Germany's Angela Merkel comments about the UK's Brexit stance show the need for Britain to have the strongest possible hand in negotiations, said Prime Minister Theresa May. The PM told a rally in Leeds that 27 EU countries were lining up to oppose Britain while her opponents were trying to disrupt Brexit talks.
Germany's chancellor said some Britons had illusions trade talks could take place alongside Brexit negotiations. Labour says the Tories have a rigid and reckless approach to Brexit talks. The UK is due to leave the EU by March 2019, once formal negotiations have been completed.
The British government has repeatedly said it wants the terms of the separation - including demands for any exit fee - to be dealt with at the same time as a new trading relationship is negotiated.
But EU leaders have resisted this, and on Thursday Mrs. Merkel told German MPs it would be a waste of time to maintain illusions that the two sets of negotiations could be held simultaneously. She also said the UK could not maintain the rights it has as an EU member.
All 27 EU countries and the EU institutions agree about that, she told the Bundestag, Germany's lower house of parliament.
Speaking on a campaign visit to Leeds, Mrs May repeated her claim that an increased Conservative majority was needed to strengthen her Brexit negotiating hand.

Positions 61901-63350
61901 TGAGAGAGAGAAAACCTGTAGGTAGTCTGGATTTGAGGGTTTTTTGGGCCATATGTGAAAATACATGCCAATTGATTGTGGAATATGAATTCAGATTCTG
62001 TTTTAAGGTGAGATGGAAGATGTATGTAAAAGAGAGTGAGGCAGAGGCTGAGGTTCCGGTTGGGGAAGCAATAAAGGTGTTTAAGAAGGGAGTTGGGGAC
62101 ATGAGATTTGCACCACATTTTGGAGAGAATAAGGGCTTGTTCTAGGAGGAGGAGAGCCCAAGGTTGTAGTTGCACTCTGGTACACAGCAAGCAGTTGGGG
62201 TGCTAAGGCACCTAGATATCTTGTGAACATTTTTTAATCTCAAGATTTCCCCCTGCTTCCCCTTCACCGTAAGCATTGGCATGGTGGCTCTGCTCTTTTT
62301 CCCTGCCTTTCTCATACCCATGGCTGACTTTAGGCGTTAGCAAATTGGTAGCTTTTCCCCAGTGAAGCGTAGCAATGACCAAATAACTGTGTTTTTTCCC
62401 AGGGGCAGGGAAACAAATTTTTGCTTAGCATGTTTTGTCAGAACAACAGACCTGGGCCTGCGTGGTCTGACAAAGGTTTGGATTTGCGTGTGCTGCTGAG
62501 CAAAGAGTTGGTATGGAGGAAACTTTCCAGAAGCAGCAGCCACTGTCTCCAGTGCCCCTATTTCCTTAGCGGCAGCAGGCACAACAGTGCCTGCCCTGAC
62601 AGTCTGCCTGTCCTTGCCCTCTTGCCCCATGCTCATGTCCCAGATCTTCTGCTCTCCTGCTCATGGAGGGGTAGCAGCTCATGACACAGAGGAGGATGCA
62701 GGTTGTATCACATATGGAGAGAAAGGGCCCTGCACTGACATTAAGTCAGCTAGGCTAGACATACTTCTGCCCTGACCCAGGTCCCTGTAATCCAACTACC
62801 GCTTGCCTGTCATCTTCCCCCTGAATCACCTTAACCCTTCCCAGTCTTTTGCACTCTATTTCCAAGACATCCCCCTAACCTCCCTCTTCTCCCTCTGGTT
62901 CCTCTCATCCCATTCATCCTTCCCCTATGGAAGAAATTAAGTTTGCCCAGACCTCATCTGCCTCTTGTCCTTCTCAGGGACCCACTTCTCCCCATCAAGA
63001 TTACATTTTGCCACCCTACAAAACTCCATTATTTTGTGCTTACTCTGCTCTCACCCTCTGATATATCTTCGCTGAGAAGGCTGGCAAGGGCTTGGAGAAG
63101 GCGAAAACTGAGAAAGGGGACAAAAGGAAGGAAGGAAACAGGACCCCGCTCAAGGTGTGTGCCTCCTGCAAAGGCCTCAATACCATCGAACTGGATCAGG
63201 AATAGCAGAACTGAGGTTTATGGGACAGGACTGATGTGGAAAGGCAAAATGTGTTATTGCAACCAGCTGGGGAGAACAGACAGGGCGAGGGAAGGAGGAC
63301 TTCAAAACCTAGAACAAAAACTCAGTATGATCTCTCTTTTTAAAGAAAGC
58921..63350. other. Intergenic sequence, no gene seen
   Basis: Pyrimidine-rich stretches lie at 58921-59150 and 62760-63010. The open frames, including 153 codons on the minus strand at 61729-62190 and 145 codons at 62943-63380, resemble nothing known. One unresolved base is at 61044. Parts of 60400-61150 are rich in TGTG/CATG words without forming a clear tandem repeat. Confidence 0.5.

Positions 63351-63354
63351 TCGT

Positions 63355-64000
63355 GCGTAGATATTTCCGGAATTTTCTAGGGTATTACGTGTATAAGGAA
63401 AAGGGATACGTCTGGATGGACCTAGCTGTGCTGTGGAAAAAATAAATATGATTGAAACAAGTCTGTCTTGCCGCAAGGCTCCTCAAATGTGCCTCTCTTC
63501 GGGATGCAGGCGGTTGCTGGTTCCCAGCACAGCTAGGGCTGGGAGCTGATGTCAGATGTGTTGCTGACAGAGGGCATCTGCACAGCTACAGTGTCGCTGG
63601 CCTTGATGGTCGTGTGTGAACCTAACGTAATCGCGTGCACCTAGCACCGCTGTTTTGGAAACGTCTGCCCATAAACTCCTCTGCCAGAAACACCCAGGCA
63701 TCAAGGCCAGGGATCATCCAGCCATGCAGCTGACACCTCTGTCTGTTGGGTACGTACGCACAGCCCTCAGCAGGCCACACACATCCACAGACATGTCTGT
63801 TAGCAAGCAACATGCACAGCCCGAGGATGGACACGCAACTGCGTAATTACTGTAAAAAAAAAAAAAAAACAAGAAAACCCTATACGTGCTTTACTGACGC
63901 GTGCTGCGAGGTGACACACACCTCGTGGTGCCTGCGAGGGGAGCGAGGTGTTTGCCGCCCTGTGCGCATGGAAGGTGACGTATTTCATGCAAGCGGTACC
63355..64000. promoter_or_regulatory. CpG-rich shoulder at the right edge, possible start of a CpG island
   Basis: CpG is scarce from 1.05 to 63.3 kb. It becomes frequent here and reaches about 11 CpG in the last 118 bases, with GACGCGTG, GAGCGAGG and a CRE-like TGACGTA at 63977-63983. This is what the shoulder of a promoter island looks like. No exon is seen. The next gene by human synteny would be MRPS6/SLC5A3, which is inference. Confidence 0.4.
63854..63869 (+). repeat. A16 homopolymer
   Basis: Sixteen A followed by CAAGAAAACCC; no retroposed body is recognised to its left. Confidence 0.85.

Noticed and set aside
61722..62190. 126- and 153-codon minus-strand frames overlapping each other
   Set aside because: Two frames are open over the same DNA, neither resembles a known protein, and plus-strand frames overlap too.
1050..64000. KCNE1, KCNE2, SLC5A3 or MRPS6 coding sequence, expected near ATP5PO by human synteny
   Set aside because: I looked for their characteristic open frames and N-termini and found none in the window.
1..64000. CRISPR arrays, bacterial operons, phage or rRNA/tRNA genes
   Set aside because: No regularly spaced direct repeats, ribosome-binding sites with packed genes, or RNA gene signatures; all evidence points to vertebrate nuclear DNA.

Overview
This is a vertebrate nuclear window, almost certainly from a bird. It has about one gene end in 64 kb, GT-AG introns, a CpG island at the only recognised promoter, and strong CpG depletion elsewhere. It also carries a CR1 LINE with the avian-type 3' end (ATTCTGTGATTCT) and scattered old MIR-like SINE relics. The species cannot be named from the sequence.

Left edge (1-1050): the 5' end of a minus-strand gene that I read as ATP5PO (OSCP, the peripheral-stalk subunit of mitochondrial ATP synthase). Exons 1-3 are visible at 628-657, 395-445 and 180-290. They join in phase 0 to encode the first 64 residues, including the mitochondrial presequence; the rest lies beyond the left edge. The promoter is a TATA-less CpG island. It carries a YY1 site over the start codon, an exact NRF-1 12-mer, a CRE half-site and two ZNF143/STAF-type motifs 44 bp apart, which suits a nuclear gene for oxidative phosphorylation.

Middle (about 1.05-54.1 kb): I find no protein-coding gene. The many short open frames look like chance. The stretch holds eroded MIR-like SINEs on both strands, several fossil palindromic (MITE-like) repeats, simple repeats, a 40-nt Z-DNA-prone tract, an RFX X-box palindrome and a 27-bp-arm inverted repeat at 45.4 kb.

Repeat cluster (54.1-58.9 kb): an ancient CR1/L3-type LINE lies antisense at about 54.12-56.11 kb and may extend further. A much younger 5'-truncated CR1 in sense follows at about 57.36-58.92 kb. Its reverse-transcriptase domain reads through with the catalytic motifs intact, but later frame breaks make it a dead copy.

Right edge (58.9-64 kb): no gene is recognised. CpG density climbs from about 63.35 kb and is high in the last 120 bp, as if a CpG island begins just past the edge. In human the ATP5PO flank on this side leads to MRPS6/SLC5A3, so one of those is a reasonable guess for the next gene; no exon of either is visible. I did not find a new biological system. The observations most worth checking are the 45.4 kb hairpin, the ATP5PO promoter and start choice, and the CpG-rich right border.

We've seen from Chancellor Merkel today, we've heard her comments today. We've seen that actually there will be times when these negotiations are going to get tough.
Yet our opponents are already trying to disrupt them at the same time as 27 other European countries are lining up to oppose us. And that can only mean one thing. It will mean uncertainty. It will mean the risk.
She urged party supporters not to be complacent and said the polls - which indicate a sizeable Conservative lead - could be wrong, as they had been in 2015. Every single vote counts, she said.
She urged Labour supporters to vote in the national interest to strengthen my hand when I negotiate with the prime ministers, presidents and chancellors of Europe in the months ahead”.
The Conservatives are hoping to take seats from Labour on 8 June in areas which voted to leave the EU, including the Midlands, the north-east and north-west of England and across Wales.
While Leeds voted narrowly to remain in the EU, the wider Yorkshire and Humber region as a whole backed Brexit.
Labour set out its approach to Brexit on Tuesday, saying it would scrap Mrs May's plans and unilaterally guarantee the rights of EU residents before talks start. Shadow Brexit secretary Sir Keir Starmer said Labour wanted a deal which prioritizes jobs and workers' rights.